Ukraine struggles to adopt Transitional Justice mechanisms15.11.2019
Experts from the Ukrainian Helsinki Union for Human Rights, supported by the Ombudsman Office, drafted a bill on Transitional Justice to initiate further legislation and a peacebuilding process. While compensation and criminal prosecution are important objectives, truth and dealing with the past are still on hold due to a lack of European support. We talk to Oleg Martynenko, one of the co-authors of the draft bill.
R. Possekel: Transitional Justice seems to be a relatively new concept for Ukraine. You drafted a comprehensive bill covering almost all aspects of TJ. What would you like to achieve within the next few months?
Oleg Martynenko: The proposed text provides a framework law, which could also be called a "Strategy on ..." and adopted as a Resolution of the Cabinet of Ministers or a Presidential Decree. That is why the bill doesn’t pursue specific practical issues but focuses instead on the introduction of the full range of Transitional Justice mechanisms.
If the bill is passed, we expect the next steps in Parliament or government actions to be as follows:
- development of the action plan for the creation of a national Transitional Justice model;
- formulation of a package of bills, involving each parliamentary committee, for the implementation of the action plan;
- establishment of working groups at the level of each ministry to develop the departmental steps for the implementation of the action plan;
- launch of a large-scale consultation with international partners and donor organizations;
- modification of Ukraine's domestic and foreign policies, taking into account the implementation of Transitional Justice.
R. Possekel: One of the fiercely disputed provisions of the Minsk Agreement concerns some kind of unconditional amnesty for “persons with regard to the events that took place in individual areas of the Donetsk and Luhansk regions of Ukraine”. It seems to me that the draft bill tries to avoid this hot issue, although without some kind of amnesty there will probably be no conflict resolution, not to mention the limited resources of the Ukrainian legal system to prosecute all the violations of Ukrainian law. What is your attitude to this issue and how it is reflected in the draft bill?
The amnesty process is crucial to starting peaceful coexistence after the conflict. However, in our bill, we deliberately did not mention amnesty for two reasons. Firstly, Ukrainian society is not yet ready to accept the concept of amnesty. The term "amnesty" itself is extremely toxic in the perception of most target groups. Secondly, amnesty is not mentioned as a mandatory element in UN documents on Transitional Justice, but is provided for in the Second Additional Protocol to the Geneva Conventions. We therefore postponed the development of an amnesty mechanism until subsequent joint work with experts in the field of international law.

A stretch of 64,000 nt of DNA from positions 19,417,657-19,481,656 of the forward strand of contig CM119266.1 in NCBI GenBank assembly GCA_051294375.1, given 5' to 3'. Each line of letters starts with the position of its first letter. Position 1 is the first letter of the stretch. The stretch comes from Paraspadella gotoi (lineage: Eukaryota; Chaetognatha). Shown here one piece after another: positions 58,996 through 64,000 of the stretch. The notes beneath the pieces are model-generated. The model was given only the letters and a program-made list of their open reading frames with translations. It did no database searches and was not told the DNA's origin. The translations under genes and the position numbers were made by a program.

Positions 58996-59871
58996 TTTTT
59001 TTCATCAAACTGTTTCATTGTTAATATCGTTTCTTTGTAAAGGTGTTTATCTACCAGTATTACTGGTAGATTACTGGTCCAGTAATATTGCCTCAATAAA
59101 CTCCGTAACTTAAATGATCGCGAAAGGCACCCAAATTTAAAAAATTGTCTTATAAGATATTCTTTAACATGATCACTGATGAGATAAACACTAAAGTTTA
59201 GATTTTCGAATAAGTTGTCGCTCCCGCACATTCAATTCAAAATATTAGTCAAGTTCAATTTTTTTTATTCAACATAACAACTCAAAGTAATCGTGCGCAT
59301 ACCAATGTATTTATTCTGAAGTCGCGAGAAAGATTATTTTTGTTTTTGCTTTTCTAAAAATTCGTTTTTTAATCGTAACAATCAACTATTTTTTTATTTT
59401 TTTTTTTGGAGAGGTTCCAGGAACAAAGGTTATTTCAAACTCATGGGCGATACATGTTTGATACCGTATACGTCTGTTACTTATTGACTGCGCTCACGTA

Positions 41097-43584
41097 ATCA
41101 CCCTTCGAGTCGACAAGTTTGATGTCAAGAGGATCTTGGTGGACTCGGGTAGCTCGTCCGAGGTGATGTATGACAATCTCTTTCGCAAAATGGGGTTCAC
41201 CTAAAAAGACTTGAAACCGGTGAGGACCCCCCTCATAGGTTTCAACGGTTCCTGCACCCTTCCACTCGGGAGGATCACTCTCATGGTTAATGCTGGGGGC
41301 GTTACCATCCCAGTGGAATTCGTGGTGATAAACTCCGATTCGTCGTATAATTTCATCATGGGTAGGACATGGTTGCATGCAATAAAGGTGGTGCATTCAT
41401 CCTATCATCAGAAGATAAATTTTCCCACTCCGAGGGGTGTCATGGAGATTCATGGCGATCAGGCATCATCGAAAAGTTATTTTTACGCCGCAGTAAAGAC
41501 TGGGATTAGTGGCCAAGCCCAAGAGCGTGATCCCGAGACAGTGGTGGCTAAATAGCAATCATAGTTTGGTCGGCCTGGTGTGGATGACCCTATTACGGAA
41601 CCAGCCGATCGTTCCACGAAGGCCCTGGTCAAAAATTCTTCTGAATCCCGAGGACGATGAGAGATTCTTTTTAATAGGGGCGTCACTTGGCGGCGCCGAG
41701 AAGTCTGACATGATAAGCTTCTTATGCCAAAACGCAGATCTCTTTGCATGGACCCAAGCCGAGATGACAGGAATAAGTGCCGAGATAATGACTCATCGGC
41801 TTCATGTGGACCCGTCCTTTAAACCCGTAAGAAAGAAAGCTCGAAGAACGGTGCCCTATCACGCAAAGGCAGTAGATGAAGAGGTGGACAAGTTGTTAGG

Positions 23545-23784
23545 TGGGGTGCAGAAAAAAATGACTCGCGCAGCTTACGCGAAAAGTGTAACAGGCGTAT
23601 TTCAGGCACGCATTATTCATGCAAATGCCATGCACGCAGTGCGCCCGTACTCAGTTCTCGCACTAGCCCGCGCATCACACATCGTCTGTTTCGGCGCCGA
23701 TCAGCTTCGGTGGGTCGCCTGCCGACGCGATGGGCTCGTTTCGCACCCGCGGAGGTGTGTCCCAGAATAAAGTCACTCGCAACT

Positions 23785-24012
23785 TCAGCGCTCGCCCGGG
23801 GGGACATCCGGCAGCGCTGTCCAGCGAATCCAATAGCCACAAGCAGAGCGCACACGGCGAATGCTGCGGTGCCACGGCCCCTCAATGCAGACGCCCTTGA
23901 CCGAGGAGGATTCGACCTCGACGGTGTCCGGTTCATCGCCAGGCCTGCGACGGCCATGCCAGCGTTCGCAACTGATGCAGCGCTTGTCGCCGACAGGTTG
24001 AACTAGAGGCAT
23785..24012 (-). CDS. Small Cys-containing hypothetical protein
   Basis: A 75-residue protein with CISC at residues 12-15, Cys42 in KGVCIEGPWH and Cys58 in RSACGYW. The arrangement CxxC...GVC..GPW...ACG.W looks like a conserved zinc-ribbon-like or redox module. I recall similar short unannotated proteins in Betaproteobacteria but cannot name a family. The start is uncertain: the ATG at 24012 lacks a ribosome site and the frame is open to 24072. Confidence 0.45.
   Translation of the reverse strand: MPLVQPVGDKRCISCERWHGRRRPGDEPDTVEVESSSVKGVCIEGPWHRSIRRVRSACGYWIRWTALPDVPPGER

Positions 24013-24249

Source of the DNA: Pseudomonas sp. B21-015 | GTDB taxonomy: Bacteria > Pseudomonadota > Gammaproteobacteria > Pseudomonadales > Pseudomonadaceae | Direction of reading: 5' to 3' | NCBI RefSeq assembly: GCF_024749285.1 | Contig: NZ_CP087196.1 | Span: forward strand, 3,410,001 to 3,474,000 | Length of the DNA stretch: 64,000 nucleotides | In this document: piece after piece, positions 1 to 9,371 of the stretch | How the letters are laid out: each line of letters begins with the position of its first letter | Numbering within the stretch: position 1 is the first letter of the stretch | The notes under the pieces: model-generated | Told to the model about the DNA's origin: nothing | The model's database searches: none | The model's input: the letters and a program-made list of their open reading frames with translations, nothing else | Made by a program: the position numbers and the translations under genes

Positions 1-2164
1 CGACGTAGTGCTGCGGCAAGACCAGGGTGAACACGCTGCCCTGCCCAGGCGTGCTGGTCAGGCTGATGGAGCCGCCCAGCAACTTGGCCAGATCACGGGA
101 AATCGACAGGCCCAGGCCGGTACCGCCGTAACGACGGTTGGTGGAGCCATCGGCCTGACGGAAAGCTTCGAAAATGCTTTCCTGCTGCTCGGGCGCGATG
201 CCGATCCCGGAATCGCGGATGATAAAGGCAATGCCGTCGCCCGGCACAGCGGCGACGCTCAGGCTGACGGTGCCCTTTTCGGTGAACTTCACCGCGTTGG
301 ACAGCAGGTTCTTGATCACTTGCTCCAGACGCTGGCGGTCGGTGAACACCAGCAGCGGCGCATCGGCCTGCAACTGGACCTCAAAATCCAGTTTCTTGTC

Currently, there is only one draft law devoted to amnesty. It was developed by Yulia Timoshenko’s political platform. Named the “Law about Forgiveness”, this bill has yet to garner support. The text in Russian is available here: https://sila-prava.org/ru/none-ru/tekst-proektu-zakonu-ukrayini-pro-proshhennya/
R. Possekel: Two articles of the draft bill are devoted to some kind of truth commission. But reconciliation and social dialogue are not central to the draft bill – could you please explain why? What prospects do you see for these challenges within Ukrainian policies?
Oleg Martynenko: Reconciliation and social dialogue are not central to this bill (literally) for two reasons. First, reconciliation within the framework of UN Transitional Justice documents is seen as a very remote strategic goal that may or may not be achieved (for various reasons). The term "social dialogue" is more relevant to other concepts of conflict management: peacebuilding, dialogue/mediation initiatives (confidence-building measures – CBMs), for example.
Second, at the stage of hot conflict, the terms "reconciliation" and "social dialogue" may be unacceptable to the conflict parties and victims at all levels.
That’s why the definitions of Transitional Justice were chosen as the most neutral and more practical in terms of Ukraine’s further steps.
It goes without saying that all social dialogue and reconciliation activities are seen as an integral part of the Transitional Justice principles’ implementation. And truth commissions in any form will foster social dialogue and reconciliation, as they will work in the most important area of transitional justice – dealing with the past.
Draft bill on Transitional Justice [pdf, 14 pages, 316 kb]
Draft bill on amnesty https://sila-prava.org/ru/none-ru/tekst-proektu-zakonu-ukrayini-pro-proshhennya/
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Oleg Martynenko is one of the Transitional justice promotion' leader in Ukraine, who works for Ukrainian Helsinki Human Rights Union.
Dealing with the past is often subject to passionate political struggles - on the national, as well as on the international level. They can lead to rather supportive or suppressive, truly effective or ineffective frameworks, institutionalised by state-policies and laws. However, below the surface, political struggles are about the access to scare resources, institutions or, more generally, the distribution of power. What political initiatives exist that try to foster inclusive and coherent processes of dealing with the past? Why do they exist and what is their room for manoeuvre?